BUDAPEST, Hungary (AP) — Hungary’s prime minister said Thursday that economic incentives for families, not immigration, are the answer to low birth rates and a decreasing population.
Speaking at a government-organized conference on demography, Prime Minister Viktor Orban also said that an upturn in Hungary’s — and possibly Europe’s — low birth rates may be achieved when having children becomes economically more beneficial to families than not having them.
Orban said that higher living standards as a result of having children had to be felt straightaway — “not in the sense that when you’re old your child will care for you, but here and now, immediately.”
“This is the turning point for the Hungarian family support system, but we are not there yet,” Orban said. “Years of persistent work are needed.”
Also attending the event were Serbian President Aleksandar Vucic and Czech Prime Minister Andrej Babis, who spoke about their countries’ demographic challenges and praised Orban’s family policy measures. They include tax breaks for families with more than one child, the construction of more nurseries, family housing subsidies and a life-long income tax exemption for women with at least four children.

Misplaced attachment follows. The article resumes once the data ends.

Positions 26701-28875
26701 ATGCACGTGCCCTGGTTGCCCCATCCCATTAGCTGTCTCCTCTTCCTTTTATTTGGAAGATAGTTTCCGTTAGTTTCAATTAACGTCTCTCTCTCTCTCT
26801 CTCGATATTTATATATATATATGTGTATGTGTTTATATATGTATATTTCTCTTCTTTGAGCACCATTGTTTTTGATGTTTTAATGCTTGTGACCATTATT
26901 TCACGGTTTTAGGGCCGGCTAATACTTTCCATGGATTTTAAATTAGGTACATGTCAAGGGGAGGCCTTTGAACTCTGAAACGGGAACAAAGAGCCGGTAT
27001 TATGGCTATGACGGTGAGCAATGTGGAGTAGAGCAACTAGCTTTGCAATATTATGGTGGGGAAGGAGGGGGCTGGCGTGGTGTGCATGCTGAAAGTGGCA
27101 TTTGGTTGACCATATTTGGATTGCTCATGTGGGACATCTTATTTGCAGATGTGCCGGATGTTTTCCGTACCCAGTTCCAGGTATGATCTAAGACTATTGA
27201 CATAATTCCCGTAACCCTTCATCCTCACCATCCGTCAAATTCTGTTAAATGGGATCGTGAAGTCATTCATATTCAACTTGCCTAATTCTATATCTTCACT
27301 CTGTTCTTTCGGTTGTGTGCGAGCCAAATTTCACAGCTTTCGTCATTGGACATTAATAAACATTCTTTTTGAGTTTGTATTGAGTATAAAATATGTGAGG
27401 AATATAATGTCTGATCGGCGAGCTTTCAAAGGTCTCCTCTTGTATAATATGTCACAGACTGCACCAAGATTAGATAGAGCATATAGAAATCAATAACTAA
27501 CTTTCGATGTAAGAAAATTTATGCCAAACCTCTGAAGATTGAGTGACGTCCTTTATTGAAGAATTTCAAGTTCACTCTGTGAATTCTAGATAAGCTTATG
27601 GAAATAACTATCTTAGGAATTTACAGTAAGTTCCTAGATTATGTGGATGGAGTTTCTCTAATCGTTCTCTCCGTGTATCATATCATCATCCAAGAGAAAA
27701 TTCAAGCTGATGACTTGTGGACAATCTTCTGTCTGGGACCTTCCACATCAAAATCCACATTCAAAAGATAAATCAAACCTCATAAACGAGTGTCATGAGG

Orban said that one of the preconditions for the success of Hungary’s demographic efforts was the need for the country to maintain an economic growth rate 2 percentage points higher than the European average over the coming decade — an ambitious target.
“Without money, we can’t turn around the bad trends,” he said, noting that Hungary has doubled spending on family subsidies since Orban returned to power in 2010.
Some of the policies, like those which provide tax breaks instead of direct subsidies, have been criticized for doing little to help poor or low-income families, which in many cases belong to Hungary’s Roma minority.
Orban also said Hungarian family policies were rooted in the constitution to ensure their long-term protection from “clearly anti-family” court decisions and “often anti-family” non-governmental organizations, “which can infiltrate Hungarian decision-making.” He did not identify any, but Orban has regularly attacked NGOs which get funding from Hungarian-American billionaire and philanthropist George Soros, an ideological foe.
“According to Hungarian beliefs, every child has the right to a father and a mother,” Orban said. “When we talk about family and family subsidies, we support traditional families.”
Hungary’s new constitution, which came into force in 2012, was passed thanks to the two-thirds parliamentary majority of Orban’s Fidesz party. One of its articles says that Hungary “protects the institution of marriage as the union of a man and a woman.”